Jets head coach Eric Mangini and left tackle D'Brickashaw Ferguson have a running joke with each other concerning their weight.
Mangini's expertise is in food and eating, while Ferguson's is in athleticism and training hard.
"I can tell you I'm not over 315 right now," Mangini said during OTAs. "In terms of Brick, I think he and I have worked on our weight together. We're hopefully both going in the right direction."
For the past few weeks, coach and player have playfully tried to encourage each other's strengths. Mangini lost a lot of weight through hard training, and Ferguson jokingly consulting Mangini about how to put on some pounds.
"He's training hard, I'm trying to eat with him, so wherever we can meet a common ground, it's always good," a smiling Ferguson said Monday.
Ferguson, who says he is now playing at 305 pounds, has worked hard in many other areas this off-season besides increasing his waist size. He endured a rookie season and the natural expectations caused by being the fourth overall selection in the 2006 NFL Draft, being thrown into the fire right away.
Then in his first full NFL off-season, Ferguson took advantage of all the resources the Jets provided for him, including the presence of one of the greatest players that ever played at his position, Lomas Brown.
In 1985 Brown entered the NFL with great expectations as the No. 6 overall pick in the draft. He was an NFC Pro Bowler for seven consecutive seasons — starting in 1990, he earned his first six invitations with the Lions and his last with the Cardinals. It was in Arizona that Brown became teammates with fellow lineman Mike Devlin, signed by the Cards as a free agent in 1996.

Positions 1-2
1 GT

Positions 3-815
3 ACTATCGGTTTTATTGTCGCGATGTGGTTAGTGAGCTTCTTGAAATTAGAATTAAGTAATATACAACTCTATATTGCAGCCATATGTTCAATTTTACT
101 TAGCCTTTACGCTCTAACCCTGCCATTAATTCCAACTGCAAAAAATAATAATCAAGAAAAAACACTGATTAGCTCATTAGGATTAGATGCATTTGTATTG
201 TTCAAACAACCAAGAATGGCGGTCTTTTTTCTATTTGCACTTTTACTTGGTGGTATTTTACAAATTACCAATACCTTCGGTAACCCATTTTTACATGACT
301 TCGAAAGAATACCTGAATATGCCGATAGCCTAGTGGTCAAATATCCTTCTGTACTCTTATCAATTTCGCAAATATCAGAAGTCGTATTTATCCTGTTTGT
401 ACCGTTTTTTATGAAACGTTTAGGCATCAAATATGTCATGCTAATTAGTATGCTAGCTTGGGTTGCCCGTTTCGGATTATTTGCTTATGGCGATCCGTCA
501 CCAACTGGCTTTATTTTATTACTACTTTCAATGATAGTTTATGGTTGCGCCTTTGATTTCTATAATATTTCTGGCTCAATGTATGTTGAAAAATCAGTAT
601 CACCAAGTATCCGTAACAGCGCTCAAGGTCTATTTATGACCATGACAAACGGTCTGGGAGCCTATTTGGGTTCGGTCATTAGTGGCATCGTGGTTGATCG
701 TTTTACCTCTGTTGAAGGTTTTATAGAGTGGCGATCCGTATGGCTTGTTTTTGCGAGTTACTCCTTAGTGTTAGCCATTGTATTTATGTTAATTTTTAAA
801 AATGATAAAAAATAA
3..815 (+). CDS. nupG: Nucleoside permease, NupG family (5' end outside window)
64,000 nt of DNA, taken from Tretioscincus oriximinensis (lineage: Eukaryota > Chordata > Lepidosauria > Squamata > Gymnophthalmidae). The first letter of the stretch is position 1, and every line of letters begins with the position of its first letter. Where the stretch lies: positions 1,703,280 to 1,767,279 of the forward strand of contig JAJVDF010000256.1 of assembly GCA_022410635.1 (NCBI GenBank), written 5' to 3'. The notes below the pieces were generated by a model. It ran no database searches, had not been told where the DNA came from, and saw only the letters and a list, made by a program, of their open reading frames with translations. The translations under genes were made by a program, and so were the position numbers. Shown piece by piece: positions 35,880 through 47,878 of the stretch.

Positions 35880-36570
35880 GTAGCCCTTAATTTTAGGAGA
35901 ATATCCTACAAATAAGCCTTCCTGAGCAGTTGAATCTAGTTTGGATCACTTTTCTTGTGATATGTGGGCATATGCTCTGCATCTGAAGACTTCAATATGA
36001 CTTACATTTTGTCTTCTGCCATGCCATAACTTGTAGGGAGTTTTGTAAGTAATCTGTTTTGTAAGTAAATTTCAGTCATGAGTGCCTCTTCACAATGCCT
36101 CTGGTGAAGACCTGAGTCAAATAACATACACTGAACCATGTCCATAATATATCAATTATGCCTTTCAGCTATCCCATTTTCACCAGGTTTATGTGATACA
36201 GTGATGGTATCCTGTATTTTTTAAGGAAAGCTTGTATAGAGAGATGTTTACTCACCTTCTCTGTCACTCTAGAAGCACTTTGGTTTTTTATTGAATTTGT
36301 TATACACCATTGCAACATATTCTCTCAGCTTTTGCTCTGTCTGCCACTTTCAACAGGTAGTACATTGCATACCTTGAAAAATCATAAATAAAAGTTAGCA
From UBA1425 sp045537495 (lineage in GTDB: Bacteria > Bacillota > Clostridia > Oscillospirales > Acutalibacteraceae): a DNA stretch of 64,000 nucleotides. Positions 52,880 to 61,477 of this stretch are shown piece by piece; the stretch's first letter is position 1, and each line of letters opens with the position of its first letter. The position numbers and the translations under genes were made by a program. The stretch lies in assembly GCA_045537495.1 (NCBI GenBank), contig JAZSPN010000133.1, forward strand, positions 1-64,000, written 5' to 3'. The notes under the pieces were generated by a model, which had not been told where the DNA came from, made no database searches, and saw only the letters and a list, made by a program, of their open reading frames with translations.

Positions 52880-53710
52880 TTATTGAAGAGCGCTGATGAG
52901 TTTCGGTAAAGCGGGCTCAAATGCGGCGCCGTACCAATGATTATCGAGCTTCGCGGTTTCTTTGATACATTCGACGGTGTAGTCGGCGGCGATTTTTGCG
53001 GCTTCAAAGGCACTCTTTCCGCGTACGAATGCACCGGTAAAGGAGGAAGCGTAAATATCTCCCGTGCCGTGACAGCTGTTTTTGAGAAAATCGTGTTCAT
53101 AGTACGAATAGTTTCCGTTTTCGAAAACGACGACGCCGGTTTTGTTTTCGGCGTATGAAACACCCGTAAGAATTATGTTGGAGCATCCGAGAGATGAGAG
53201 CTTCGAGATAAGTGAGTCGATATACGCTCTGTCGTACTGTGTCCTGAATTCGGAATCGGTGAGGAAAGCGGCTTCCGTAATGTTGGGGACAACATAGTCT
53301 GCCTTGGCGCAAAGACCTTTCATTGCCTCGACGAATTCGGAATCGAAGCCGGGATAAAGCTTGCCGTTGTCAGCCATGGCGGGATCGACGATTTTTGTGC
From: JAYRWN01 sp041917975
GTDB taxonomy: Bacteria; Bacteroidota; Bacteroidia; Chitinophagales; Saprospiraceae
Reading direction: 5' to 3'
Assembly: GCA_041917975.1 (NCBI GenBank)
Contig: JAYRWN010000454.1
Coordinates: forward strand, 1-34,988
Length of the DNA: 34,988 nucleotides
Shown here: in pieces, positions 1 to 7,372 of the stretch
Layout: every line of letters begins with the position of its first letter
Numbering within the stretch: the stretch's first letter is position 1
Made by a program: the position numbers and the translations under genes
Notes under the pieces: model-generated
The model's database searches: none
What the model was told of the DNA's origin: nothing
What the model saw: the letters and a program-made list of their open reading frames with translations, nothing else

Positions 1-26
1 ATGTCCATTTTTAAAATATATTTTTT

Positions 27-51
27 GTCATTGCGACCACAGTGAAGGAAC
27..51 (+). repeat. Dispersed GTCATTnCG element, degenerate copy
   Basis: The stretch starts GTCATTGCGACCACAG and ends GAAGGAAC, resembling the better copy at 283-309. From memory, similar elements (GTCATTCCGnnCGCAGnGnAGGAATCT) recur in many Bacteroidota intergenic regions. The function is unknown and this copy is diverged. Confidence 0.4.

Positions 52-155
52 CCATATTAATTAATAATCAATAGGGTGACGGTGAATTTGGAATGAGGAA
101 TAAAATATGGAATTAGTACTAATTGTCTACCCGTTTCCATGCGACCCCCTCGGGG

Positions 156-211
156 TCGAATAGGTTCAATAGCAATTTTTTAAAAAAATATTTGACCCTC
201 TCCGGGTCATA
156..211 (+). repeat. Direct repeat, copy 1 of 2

Devlin, now the Jets' assistant offensive line coach, saw in Ferguson many similarities to his former teammate and decided to invite him to the team's off-season program.
Mangini said Devlin "thought it would be a good idea because of their similar styles to put those two guys together and let them spend some time together and talk through the left tackle play."
Ferguson has appreciated having Brown around as an additional mentor. The two could be seen carrying on light conversation after practice for about five minutes before the Jets tackle went back inside Weeb Ewbank Hall.
"He's a good person to really learn from, given the fact that he was a similar position," said Ferguson. "You even watch him on tape, how fluid he is and the types of technique he uses, it's great as a young player. You can look at that and say, 'Hey, this is a guy who's done it. Let me try to pattern myself after him.' "
Ferguson has tried to improve on his natural gifts, a unique combination of mobility, technique and size. Brown, who at 6'4" and 280 pounds has a similar frame, has helped Brick find ways to best utilize his body.
"Spending some time with [Brown], they've had some similarities in their types of play where they could talk about that and the challenges one would face having that style. That's been good as well," said Mangini.
During practice, Ferguson had some difficulty during one series of line drills containing linebacker Jason Trusnik. After Ferguson was shifted out of the drill, Devlin yelled out, "Use what God gave you — athleticism, hands."
For the remaining hour of practice, there was a noticeable improvement in his footwork and blocking.
"My goal is definitely to be better, to work on the small things that might have gone under the radar for me personally and just to work on the things the team needs," Ferguson said. "We're always trying to improve as a team, and that has to start with me improving my skill to give more, whatever that might be. That's what I need to do."